Announcement marks international Restless Legs Syndrome Awareness Day
HERSHEY, PA- A multi-institution research team including three Penn State scientists recently was awarded a $7.9 million grant from the National Institute on Aging of the National Institutes of Health to study the causes of and effectiveness of iron therapies to treat restless legs syndrome (RLS).
The announcement today (Sept. 23) marks international Restless Legs Syndrome Awareness Day, which falls on the birthdate of RLS discoverer Karl Ekbom, a Swedish neurologist who first described the syndrome in the 1940s. The awareness day is meant to recognize RLS, an affliction that causes irresistible urges to move the legs and is often accompanied by creepy-crawly sensations in the legs. The sensations are only relieved by movement and become worse as the sun goes down, causing night after night of sleeplessness for the millions of people with RLS and their partners.
"This grant will make it possible for us to learn more about this syndrome and to begin to explore treatment options that may bring relief to sufferers," said James Connor, Ph.D., professor and vice chair for neurosurgery, Penn State Milton S. Hershey Medical Center, and co-investigator on the grant. "Together, this research team will be able to focus the varied expertise of its members to investigate causes of RLS while at the same time determining the effects of FDA-approved pharmaceuticals and iron therapies not indicated for, but used to help, those with RLS."
Although its been long suspected that iron deficiency had something to do with RLS, in a previous study Connor and colleagues at Johns Hopkins University found that a specific receptor for iron transport is lacking in patients with RLS. When that mechanism malfunctions, enough iron gets to the brain to keep the cells alive, but not enough so that they function optimally. That missing iron may cause a misfiring to the legs creating the creepy-crawly feelings. Connor's work established a physical cause for the disorder and characterized it as a sensory motor rather than a psychological disorder.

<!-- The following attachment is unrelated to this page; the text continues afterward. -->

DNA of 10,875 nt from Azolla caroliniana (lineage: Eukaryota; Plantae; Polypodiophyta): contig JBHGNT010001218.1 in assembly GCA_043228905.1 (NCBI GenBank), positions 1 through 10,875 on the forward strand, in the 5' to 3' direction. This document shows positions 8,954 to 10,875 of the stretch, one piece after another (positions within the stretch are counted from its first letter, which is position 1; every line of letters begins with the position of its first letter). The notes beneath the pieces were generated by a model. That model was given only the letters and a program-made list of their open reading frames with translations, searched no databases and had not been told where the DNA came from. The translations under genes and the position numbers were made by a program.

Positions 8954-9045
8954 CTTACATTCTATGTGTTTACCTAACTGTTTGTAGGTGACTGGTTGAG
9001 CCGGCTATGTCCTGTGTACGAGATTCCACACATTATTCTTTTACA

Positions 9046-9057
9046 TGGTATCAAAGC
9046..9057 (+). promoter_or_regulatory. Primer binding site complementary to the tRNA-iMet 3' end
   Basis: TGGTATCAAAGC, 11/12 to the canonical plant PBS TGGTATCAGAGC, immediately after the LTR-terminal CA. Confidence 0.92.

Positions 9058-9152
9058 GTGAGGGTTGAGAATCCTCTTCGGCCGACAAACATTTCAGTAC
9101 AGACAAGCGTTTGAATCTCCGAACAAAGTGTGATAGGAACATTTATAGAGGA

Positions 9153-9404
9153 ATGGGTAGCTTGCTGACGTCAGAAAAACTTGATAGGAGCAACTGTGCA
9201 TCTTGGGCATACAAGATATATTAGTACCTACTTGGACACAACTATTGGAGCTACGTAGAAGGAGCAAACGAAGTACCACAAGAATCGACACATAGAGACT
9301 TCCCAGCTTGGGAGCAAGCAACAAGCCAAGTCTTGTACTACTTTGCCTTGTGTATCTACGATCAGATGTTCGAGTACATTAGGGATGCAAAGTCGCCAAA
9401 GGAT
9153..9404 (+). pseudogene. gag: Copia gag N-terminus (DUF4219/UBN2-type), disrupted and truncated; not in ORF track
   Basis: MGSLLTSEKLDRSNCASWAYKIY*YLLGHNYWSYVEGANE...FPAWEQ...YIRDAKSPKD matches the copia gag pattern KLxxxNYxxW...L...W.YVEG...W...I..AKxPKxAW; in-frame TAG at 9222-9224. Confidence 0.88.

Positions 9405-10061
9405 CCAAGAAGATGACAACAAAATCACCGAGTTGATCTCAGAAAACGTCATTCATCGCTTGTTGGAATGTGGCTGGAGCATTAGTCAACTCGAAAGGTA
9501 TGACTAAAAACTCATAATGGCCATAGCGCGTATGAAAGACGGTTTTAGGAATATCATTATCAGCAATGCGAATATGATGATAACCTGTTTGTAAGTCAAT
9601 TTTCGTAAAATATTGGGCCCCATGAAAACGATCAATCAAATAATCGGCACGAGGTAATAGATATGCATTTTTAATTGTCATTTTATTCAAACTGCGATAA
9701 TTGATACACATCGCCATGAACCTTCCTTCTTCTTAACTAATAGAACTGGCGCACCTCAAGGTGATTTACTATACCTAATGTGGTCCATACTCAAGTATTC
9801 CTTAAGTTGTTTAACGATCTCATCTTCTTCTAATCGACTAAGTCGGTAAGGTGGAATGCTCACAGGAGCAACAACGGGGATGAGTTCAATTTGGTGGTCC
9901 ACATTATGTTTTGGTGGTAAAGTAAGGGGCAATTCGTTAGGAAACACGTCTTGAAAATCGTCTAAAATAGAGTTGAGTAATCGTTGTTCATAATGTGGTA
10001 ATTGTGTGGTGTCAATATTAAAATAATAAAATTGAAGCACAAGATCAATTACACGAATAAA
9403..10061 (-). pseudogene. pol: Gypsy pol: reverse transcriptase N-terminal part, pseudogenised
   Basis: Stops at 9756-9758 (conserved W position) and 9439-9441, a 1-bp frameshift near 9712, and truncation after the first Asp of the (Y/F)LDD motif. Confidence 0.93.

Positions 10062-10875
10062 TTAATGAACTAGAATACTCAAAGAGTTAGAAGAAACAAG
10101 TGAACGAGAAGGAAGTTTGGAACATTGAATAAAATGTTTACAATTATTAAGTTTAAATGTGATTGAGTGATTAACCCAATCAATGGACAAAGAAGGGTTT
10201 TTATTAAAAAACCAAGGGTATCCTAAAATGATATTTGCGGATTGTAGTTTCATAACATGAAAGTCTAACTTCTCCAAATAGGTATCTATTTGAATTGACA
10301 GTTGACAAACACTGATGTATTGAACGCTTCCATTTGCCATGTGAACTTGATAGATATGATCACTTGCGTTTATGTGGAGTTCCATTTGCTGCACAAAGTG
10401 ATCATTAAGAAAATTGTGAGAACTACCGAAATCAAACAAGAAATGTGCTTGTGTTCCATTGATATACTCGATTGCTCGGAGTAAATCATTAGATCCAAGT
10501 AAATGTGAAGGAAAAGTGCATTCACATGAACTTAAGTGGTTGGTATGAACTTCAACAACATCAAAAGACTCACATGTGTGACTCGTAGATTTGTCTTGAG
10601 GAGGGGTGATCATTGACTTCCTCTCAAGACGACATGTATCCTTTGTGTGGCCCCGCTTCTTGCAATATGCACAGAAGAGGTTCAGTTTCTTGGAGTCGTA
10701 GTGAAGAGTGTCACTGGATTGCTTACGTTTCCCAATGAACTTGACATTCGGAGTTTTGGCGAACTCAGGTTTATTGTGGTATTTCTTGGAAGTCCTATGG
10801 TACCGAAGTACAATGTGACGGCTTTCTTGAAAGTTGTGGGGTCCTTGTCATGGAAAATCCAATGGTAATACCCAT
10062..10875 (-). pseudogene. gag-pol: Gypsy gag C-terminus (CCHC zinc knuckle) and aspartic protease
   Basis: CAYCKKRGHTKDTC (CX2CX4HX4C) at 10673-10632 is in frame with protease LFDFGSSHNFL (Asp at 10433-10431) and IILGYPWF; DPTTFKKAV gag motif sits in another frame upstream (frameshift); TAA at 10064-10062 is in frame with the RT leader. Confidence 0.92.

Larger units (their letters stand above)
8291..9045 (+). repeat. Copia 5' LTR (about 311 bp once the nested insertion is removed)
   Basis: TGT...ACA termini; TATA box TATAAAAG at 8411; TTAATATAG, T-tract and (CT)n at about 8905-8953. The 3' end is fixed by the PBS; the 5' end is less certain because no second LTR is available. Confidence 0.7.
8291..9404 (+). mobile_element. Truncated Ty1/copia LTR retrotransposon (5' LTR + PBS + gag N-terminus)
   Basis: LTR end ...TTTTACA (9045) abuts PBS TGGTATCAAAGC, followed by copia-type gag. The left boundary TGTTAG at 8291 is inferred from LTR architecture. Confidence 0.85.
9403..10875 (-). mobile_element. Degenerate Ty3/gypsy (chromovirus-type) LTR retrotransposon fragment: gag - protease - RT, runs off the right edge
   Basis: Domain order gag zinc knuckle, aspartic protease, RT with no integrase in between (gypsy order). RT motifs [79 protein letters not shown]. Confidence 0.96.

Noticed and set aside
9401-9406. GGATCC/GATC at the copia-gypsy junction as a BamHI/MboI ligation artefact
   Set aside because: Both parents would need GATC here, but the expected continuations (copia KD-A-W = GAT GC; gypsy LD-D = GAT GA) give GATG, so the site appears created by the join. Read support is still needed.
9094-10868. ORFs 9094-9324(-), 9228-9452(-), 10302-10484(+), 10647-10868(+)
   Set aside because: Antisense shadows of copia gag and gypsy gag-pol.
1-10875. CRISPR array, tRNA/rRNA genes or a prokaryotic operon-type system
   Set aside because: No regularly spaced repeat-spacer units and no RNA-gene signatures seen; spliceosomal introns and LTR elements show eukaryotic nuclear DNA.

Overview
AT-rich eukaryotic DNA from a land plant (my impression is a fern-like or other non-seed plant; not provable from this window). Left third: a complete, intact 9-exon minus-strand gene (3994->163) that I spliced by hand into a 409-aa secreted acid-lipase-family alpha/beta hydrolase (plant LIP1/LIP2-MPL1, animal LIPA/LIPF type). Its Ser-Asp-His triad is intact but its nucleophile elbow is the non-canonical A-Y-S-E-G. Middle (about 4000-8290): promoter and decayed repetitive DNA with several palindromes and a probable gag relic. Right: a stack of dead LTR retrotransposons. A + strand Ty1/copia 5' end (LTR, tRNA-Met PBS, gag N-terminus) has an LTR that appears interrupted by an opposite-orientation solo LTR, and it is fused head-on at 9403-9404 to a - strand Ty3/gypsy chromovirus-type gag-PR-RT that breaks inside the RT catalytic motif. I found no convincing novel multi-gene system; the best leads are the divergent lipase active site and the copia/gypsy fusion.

The NIH grant, directed by principal investigator Christopher J. Earley, M.B., B.Ch., Ph.D., of Johns Hopkins Bayview Medical Center, will fund four separate projects. Connor's project will focus on further pinpointing the causes of RLS by obtaining a profile of the brains of RLS sufferers. Like his previous study, Connor will use tissue from the Restless Legs Syndrome Foundation's Harvard Brain Bank. This work will enable the team to more effectively develop and direct treatment strategies.
John Beard, Ph.D., professor of nutritional sciences, and Byron Jones, Ph.D., professor of biobehavioral health and pharmacology, Penn State University, will explore how differences in the amount of iron in the brain relate to the functioning of the dopaminergic system, which is responsible for sending central nervous system signals to the body for controlling movement.
Earley will lead two projects; one will focus on abnormalities in the central nervous system of people with RLS, and a second that will focus on the use of and effectiveness of intravenous iron supplementation as a potential long-term treatment for RLS.
In addition, four core facilities - two at Johns Hopkins and two at Penn State University Park campus - will provide administrative, statistical, study recruitment, sample analysis and animal research support functions for the projects.
In addition to Connor, Beard, Jones and Earley, the study team includes: Richard Allen, Dean Wong, Suzanne Lesage, Peter Barker, Alena Horska, Jeff Bulte, Charles Rohde, and Juan Troncoso, Johns Hopkins University School of Medicine.
Source: Eurekalert & othersLast reviewed: By John M. Grohol, Psy.D. on 21 Feb 2009
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